109At half past nine by the meet'n-house clock, --
110Just the hour of the Earthquake shock!
111What do you think the parson found,
112When he got up and stared around?
113The poor old chaise in a heap or mound,
114As if it had been to the mill and ground!
115You see, of course, if you're not a dunce,
116How it went to pieces all at once, --
117All at once, and nothing first, --
118Just as bubbles do when they burst.
119End of the wonderful one-hoss shay.
120Logic is logic. That's all I say.
1] "`The Wonderful One-Hoss Shay' is a perfectly intelligible conception, whatever material difficulties it presents. It is conceivable that a being of an order superior to humanity should so understand the conditions of matter that he could construct a machine which should go to pieces, if not into its constituent atoms, at a given moment of the future. The mindmay take a certain pleasure in this picture of the impossible. The event follows as a logical consequence of the presupposed condition of things.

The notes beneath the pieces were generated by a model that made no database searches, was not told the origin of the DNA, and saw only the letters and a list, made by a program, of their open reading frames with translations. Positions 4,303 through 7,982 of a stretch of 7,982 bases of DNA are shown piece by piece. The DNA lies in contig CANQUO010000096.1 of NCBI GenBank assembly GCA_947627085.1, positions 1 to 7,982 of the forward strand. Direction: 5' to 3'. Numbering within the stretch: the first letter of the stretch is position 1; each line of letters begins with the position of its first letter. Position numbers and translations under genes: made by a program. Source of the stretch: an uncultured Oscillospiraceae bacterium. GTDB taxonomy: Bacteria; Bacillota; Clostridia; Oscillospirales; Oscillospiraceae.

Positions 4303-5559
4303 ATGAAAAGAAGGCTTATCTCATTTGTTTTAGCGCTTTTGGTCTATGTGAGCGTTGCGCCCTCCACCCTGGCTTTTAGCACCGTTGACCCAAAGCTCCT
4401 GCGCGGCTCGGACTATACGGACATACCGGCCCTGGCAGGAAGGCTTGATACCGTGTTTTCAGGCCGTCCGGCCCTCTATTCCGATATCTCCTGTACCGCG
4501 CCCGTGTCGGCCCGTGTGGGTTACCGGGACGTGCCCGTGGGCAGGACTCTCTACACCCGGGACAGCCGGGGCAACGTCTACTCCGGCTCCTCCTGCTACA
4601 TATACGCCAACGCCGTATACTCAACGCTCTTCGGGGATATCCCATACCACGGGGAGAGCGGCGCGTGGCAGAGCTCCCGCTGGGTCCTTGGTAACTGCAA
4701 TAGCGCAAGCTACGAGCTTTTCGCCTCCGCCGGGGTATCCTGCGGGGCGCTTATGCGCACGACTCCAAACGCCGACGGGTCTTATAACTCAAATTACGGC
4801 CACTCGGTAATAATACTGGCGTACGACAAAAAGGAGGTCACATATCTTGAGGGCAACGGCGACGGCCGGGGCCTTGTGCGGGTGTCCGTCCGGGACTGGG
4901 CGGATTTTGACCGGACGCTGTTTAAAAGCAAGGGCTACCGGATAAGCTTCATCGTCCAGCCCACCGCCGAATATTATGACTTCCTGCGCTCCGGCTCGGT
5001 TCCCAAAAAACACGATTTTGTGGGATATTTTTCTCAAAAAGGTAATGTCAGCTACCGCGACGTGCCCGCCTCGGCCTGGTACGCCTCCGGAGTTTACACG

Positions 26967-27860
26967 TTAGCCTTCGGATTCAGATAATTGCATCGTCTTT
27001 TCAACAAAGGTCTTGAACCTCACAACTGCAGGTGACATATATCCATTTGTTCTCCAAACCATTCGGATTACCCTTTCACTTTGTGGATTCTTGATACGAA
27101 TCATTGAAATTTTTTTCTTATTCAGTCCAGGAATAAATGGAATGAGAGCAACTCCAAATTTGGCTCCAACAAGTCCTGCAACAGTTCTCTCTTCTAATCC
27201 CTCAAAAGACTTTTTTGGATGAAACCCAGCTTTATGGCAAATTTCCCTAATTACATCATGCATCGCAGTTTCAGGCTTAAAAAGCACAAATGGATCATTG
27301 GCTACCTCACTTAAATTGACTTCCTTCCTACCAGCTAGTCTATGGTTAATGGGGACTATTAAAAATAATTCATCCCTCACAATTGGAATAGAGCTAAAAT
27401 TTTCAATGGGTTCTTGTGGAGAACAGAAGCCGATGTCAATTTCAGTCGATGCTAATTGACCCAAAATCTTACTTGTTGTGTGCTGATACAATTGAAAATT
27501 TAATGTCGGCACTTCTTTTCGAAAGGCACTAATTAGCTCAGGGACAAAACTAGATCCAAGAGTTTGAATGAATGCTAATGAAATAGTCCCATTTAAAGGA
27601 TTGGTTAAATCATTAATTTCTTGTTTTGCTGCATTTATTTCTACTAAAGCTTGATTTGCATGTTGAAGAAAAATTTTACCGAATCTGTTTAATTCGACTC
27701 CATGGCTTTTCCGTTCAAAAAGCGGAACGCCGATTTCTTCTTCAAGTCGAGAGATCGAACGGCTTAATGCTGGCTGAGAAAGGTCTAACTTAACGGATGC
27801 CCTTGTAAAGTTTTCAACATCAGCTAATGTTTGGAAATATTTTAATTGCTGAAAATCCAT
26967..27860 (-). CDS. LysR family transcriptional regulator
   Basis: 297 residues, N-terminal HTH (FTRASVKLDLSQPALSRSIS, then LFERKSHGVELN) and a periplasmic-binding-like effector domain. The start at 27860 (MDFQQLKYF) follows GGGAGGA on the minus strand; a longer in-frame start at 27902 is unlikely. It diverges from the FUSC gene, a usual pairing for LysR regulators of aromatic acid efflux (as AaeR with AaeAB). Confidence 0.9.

There is a practical lesson to be got out of the story. Observation shows us in what point any particular mechanism is most likely to give way. In a wagon, for instance, the weak point is where the axle enters the hub or nave. When the wagon breaks down, three times out of four, I think, it is at this point that the accident occurs. The workman should see to it that this part should never give way; then find the next vulnerable place, and so on, until he arrives logically at the perfect result attained by the deacon." [Holmes' comment, prefacing "an illustrated edition."]
one-hoss shay: one-horse-drawn chaise or carriage. Back to Line
10] Georgius Secundus: George II, king of England (1683-1760). Back to Line
12] Lisbon-town: the Lisbon earthquake took place November 1, 1755, and took as many as 60,000 lives. Back to Line
14] Braddock: Edward Braddock (1695-1755), British general killed by a French and Indian army near Fort Duquesne, Pennsylvania. Back to Line